We became the first all-female team to bike across the frozen Arctic Circle Trail in Greenland, and the first group to stand-up-paddleboard down rivers in the Kingdom of Bhutan and bike across the Danakil Depression in Ethiopia—the hottest place on Earth. We’ve migrated with reindeer herders in the middle of the Siberian winter, ridden on semi-wild horses with Kazakh eagle hunters in Mongolia, and climbed many mountains in the Himalayas, Iceland and Africa.

Amour-Levar and team on an Expedition to Siberia in December 2015, travelling with Nenets Reindeer Herders. Photo: Courtesy

As you can imagine, these unique experiences with teams of women to some of the most inhospitable and remote places in the world have truly been incredibly humbling and formative experiences for me. They have forced me to push past my limits on multiple occasions—testing my mental, physical and emotional resilience—while allowing me to grow, succeed and fail in countless ways.

As I take stock of these past few years and plan the next stage of my career in this post-pandemic world, I realise that I’ve learnt more about myself and about leading teams through these experiences than in my 20 years in the corporate world, and as a result, I’ve found my own brand of leadership. I call it Wild Wisdom—the knowledge, self-awareness, and perspective you gain from spending time exploring the natural world and from having a full spectrum of life experiences.

Wild Wisdom allows you to understand yourself better, makes you a more courageous and compassionate leader, and sheds light on the relationship between nature and humans. Without a doubt, one of the most important lessons from this unusual journey has been that our mission in life should be about empowering and advancing others, lifting them up and helping them progress, and not about wielding power or accumulating wealth.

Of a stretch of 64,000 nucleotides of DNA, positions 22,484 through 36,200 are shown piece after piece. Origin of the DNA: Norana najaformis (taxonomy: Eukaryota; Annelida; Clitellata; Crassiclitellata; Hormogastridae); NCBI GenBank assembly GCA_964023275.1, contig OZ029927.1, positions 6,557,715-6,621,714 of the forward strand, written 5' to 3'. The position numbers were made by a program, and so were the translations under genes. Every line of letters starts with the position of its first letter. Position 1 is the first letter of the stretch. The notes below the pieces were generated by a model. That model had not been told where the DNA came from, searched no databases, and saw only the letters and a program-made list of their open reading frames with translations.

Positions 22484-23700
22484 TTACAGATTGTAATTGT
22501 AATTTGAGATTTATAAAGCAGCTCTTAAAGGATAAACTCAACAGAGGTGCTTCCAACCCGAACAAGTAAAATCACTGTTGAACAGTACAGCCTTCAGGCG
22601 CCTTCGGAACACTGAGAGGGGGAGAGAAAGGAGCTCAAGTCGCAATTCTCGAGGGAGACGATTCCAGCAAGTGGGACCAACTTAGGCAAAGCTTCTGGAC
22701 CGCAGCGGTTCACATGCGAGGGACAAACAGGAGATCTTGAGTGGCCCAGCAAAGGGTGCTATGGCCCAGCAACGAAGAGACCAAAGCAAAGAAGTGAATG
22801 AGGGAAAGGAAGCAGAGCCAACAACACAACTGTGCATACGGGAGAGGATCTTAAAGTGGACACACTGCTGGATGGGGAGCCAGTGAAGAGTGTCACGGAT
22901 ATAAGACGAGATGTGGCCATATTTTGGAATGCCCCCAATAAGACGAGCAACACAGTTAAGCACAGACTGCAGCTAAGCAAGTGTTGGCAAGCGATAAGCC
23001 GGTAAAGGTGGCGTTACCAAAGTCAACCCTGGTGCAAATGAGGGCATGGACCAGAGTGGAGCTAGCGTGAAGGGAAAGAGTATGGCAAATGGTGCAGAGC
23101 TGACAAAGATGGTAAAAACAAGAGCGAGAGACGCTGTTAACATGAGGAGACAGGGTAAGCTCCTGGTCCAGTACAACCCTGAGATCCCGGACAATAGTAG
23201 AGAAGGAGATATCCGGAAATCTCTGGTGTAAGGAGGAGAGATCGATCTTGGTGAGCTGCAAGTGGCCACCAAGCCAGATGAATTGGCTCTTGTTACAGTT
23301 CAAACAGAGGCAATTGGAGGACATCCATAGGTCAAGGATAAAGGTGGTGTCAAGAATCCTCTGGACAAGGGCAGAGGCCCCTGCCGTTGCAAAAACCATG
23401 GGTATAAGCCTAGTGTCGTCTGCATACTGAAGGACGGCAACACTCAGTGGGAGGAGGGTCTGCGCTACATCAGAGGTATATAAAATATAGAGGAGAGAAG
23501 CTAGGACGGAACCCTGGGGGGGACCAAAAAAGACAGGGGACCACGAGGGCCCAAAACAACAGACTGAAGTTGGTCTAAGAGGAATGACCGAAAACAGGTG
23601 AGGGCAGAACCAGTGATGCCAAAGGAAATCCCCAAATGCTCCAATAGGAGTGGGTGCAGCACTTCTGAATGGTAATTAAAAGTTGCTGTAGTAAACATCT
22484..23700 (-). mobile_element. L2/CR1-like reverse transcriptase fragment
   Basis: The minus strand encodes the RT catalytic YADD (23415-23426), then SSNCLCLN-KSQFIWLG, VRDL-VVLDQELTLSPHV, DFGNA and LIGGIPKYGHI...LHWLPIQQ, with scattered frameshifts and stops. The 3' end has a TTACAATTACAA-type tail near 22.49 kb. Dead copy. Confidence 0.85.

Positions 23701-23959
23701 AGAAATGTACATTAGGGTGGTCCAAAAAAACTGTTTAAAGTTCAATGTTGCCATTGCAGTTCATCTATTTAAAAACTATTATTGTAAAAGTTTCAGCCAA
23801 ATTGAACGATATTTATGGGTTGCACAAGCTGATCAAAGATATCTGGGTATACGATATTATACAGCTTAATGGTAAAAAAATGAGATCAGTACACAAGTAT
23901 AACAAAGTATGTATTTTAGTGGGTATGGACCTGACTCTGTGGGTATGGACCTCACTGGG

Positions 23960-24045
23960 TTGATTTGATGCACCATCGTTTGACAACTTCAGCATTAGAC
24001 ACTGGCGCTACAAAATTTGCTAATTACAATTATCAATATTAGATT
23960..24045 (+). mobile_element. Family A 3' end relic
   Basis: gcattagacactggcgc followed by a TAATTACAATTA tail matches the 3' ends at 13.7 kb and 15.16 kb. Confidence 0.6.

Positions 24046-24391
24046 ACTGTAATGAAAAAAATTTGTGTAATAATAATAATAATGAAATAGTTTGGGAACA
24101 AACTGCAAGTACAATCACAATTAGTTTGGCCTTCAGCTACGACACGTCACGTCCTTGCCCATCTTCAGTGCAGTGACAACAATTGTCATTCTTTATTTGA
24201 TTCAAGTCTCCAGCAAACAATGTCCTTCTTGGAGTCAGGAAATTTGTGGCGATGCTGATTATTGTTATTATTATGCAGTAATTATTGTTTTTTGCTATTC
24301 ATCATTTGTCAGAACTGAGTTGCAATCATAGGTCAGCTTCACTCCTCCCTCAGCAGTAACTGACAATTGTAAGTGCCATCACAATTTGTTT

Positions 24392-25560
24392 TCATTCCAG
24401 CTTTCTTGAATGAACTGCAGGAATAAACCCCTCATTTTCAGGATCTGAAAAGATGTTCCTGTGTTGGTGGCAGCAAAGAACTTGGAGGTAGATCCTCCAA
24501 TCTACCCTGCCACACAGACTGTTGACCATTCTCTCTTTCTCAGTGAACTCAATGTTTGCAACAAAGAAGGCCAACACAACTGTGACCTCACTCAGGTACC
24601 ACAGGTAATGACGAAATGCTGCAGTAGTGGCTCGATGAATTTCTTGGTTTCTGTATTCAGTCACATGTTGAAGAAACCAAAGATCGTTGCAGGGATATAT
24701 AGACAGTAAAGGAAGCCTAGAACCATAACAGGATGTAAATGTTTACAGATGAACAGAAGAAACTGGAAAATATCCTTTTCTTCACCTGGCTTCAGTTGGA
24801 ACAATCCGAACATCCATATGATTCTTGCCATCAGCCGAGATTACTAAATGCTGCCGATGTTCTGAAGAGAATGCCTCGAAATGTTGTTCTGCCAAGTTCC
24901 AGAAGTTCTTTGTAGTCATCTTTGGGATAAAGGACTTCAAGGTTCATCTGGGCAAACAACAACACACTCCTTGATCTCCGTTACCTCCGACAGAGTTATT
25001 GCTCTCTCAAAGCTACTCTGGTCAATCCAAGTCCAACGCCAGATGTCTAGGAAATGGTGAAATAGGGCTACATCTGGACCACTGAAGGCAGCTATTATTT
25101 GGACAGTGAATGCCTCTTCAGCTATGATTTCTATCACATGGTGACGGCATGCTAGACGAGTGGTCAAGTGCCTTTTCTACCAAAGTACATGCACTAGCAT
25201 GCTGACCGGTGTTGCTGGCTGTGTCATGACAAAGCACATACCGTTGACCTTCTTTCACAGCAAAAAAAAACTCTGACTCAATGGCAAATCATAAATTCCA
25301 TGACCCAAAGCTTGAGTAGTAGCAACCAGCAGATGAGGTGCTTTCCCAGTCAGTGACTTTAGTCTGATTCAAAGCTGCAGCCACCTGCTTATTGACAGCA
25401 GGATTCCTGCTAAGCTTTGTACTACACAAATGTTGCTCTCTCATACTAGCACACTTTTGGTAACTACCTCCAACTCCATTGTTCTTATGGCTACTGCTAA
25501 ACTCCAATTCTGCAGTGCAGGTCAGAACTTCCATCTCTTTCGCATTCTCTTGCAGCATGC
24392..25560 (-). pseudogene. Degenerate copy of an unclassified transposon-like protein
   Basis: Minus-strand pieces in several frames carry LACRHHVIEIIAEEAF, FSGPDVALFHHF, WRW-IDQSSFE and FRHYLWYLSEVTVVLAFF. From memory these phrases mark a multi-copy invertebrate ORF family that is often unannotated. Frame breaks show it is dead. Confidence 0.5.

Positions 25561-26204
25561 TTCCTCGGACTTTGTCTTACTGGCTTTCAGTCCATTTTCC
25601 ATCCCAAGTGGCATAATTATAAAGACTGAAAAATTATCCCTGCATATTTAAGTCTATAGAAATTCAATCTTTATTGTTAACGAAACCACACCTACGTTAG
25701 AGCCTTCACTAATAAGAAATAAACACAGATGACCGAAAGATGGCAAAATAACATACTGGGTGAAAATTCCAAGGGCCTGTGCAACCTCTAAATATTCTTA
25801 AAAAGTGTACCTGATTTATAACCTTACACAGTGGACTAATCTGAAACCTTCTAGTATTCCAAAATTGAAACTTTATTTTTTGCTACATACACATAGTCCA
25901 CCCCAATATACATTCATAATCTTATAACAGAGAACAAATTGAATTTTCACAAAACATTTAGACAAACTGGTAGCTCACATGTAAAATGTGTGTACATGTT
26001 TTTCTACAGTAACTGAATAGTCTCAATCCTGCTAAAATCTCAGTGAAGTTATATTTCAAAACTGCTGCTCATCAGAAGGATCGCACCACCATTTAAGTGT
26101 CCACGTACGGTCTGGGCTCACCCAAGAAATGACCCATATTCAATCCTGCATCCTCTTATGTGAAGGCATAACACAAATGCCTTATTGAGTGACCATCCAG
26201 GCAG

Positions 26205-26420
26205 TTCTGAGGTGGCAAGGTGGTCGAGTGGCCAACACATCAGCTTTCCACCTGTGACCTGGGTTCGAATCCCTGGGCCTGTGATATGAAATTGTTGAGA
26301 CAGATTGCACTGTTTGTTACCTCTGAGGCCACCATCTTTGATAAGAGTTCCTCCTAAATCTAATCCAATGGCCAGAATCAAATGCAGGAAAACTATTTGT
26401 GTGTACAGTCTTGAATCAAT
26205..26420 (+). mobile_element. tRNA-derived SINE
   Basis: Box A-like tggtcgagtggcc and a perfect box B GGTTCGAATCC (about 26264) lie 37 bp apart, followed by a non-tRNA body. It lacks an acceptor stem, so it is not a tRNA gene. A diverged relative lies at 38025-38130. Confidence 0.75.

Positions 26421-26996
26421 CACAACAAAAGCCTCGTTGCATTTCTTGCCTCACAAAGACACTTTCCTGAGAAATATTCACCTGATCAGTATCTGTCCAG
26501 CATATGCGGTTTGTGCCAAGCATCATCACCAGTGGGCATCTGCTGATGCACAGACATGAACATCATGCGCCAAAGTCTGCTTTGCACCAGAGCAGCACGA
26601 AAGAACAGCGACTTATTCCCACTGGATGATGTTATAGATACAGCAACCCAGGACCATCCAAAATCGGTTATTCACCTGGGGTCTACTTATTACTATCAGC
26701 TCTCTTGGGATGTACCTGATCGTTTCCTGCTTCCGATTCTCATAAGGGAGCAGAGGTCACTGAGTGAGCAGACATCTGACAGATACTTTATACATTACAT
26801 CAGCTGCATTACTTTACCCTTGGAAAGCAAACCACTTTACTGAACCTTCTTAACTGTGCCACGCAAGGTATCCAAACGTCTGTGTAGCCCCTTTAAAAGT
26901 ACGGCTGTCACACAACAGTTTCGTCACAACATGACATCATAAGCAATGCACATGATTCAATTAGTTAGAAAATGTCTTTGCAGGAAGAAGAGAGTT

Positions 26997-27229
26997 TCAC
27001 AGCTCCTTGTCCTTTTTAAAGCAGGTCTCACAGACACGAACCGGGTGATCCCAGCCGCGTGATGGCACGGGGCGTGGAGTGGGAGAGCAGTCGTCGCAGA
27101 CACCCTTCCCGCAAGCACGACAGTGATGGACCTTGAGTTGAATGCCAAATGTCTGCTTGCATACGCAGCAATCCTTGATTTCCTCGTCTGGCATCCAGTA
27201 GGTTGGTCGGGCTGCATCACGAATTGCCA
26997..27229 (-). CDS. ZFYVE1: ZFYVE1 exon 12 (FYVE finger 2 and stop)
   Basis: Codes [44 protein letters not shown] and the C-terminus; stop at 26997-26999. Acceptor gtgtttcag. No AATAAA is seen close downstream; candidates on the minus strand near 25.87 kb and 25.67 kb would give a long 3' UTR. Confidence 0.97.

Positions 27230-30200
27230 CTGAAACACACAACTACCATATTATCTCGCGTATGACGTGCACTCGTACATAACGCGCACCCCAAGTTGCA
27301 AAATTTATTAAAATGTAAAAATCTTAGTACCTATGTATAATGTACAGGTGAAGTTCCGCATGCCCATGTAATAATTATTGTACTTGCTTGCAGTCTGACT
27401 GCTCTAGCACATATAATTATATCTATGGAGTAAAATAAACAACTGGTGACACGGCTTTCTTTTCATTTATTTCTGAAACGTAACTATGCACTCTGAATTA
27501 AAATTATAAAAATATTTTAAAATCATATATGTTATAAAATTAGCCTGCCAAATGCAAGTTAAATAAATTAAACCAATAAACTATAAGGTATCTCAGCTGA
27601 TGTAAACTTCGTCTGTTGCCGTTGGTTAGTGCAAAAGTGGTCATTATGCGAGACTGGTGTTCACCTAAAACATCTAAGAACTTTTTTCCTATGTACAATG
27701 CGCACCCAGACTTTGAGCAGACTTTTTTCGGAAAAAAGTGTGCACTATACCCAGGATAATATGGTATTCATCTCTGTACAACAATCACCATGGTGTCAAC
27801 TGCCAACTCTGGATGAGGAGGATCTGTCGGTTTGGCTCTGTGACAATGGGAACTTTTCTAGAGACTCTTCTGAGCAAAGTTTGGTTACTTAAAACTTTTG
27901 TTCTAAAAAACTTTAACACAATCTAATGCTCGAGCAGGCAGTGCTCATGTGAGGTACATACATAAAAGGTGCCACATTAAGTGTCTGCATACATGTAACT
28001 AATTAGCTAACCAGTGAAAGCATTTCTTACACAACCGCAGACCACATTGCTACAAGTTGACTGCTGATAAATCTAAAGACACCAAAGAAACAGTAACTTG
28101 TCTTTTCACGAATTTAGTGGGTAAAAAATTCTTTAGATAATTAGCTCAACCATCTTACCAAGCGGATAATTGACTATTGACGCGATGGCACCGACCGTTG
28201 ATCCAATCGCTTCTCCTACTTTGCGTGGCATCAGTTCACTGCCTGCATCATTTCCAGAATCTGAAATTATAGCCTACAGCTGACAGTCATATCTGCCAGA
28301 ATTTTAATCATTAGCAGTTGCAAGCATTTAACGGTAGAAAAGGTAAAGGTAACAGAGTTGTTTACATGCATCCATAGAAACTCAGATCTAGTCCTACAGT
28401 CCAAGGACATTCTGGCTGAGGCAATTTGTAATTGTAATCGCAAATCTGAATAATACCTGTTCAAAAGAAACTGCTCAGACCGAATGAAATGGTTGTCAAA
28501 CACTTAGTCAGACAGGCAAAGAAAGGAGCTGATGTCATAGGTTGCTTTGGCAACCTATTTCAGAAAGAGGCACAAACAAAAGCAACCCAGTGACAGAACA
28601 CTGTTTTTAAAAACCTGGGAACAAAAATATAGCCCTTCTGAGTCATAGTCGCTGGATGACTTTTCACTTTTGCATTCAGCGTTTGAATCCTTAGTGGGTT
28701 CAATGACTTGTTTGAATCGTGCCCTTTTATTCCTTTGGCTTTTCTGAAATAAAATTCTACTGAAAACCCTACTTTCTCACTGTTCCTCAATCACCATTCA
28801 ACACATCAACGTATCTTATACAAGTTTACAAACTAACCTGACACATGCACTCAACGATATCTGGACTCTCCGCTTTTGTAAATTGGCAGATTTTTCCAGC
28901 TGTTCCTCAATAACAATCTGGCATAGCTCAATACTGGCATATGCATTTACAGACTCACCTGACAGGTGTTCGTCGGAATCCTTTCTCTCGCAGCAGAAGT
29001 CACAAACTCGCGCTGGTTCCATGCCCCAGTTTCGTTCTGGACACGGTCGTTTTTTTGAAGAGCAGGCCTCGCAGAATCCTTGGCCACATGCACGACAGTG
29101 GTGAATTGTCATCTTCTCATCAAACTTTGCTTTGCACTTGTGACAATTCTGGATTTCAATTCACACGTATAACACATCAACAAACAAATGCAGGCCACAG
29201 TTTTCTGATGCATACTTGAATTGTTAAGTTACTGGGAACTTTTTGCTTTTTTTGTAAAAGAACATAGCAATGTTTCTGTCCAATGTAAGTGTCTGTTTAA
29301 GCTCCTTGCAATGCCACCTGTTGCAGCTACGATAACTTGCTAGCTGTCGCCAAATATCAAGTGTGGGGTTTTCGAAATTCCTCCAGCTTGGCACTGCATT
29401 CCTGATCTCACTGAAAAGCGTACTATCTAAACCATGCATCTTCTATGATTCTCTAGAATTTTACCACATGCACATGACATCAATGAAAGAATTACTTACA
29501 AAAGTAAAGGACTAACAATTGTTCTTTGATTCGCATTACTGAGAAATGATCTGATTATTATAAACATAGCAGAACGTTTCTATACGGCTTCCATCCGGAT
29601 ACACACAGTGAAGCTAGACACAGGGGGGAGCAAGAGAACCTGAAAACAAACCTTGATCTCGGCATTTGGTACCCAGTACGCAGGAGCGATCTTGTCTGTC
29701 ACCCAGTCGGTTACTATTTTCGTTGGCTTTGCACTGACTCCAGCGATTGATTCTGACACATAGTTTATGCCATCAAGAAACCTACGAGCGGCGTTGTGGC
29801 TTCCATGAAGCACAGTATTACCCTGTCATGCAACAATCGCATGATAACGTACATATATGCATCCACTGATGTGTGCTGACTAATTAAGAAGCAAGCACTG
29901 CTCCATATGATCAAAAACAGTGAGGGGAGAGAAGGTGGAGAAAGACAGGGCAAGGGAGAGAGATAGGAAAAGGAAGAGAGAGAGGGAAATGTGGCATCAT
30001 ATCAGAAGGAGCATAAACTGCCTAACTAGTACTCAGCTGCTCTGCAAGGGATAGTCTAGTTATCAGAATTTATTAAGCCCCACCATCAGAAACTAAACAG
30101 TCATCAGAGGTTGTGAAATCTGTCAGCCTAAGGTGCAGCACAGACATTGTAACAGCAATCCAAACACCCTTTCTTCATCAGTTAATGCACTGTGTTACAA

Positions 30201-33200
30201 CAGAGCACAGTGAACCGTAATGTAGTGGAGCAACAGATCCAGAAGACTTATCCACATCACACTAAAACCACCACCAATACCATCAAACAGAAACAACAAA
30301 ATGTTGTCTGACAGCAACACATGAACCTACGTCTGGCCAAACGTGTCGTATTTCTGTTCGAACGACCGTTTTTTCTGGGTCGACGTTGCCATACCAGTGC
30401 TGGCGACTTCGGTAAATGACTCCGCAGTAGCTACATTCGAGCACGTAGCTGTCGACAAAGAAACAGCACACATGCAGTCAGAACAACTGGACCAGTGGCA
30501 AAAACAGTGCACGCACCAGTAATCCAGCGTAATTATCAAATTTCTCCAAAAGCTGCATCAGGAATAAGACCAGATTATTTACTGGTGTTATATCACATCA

Amour-Levar in Kashmir, India, in 2012. Photo: Courtesy

I’ve come to realise that good leaders inspire their team, tribe or pack—whatever you choose to call it—to be a part of something bigger than themselves, something more meaningful and ultimately more fulfilling. Put simply, I believe that we should all aspire to help others grow closer to who they are meant to be, and our real value as human beings ought not to be measured by how much we have achieved in life, but by how well we advance the lives of others along the way.

These expeditions that I have been fortunate to lead and organise over the years were trials by fire. They taught me unforgettable lessons of humility and gave me a depth of maturity that I would never have developed in any other way. I came to understand that the experiences that at the time felt most unpleasant and challenging were in fact the most formative and fulfilling. Time and time again, I learnt how vital it was to be authentic, aligning actions with values—and not the other way around.